After the rating, they are asked an open-ended question to explain their experience and feedback.
SiteGround takes feedback one step further. Right after customers share their reviews, they are posted on Yelp so other customers can see them.
Pro Tip: If you wish to add surveys to your live chat software, you can integrate a survey tool like Qualaroo with ProProfs Live Chat in just a few steps and enjoy the best of both worlds.
11. Tesla Implements Several Customer Feedbacks in a Week
Tesla is an automobile company run by CEO ELON MUSK.
Do we need to say more?
We are already sure you know Elon Musk and his way of personal marketing and relationship-building. But more than marketing, his strategy leans towards customer engagement and feedback.
Connecting directly with the customers allows Tesla to shorten the feedback loop, making implementation instant.
Not just the CEO, but the whole organization runs on customer feedback. Each week, the company makes 20 engineering changes and updates its Model S vehicle. And the majority of these updates are in response to customer experience and their feedback.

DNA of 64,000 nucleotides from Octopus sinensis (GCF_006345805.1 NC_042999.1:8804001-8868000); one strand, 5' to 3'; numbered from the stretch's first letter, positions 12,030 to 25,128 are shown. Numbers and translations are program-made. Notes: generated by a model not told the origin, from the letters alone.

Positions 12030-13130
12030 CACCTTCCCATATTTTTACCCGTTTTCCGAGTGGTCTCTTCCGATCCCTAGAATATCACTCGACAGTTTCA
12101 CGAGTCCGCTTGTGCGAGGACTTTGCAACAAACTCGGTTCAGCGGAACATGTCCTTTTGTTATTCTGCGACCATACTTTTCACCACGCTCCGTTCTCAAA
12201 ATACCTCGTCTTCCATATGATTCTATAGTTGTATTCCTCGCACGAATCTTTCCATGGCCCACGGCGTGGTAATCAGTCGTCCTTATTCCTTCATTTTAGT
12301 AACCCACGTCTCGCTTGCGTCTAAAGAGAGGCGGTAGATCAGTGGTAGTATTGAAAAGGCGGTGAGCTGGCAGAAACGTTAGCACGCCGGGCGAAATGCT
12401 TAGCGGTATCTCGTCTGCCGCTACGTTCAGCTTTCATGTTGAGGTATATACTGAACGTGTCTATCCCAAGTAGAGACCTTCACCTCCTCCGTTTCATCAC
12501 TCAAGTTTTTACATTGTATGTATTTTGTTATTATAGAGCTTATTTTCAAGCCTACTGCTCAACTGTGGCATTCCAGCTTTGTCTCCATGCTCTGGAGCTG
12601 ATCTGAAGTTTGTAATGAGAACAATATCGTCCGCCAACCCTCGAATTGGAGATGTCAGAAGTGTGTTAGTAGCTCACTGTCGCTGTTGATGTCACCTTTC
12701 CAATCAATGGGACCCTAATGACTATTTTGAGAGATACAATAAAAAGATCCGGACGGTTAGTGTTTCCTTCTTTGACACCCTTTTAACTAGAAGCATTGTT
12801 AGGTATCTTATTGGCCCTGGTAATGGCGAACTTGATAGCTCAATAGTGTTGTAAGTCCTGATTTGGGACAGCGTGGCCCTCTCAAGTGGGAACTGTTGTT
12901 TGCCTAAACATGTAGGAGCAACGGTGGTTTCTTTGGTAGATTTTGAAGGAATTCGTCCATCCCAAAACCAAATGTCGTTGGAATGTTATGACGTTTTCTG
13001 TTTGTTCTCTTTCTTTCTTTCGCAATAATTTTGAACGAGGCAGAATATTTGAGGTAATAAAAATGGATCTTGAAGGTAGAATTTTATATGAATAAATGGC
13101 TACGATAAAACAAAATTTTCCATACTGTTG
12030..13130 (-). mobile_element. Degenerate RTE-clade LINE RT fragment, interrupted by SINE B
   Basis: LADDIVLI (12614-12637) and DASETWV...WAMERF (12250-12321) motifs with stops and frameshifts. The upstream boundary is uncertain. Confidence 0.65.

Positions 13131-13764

The direct interaction with the company founder and instant feedback implementation is a genius way to improve customer loyalty.
12. YouTube Conducts Surveys to Improve Recommendations
If you are someone like us who loves to binge YouTube videos, you must have come across YouTube surveys at least once.
A survey randomly pop-ups on your screen asking your opinion on a video you have watched before.
It asks you how accurate the recommendation is for your taste and what qualities it has ─ Is it educational, entertaining, informative, helpful, novel, or relaxing? You are also asked to rate the video.
Doing so allows YouTube to improve its algorithm for more personalized video recommendations. Not just for this, YouTube also conducts surveys for its advertisements.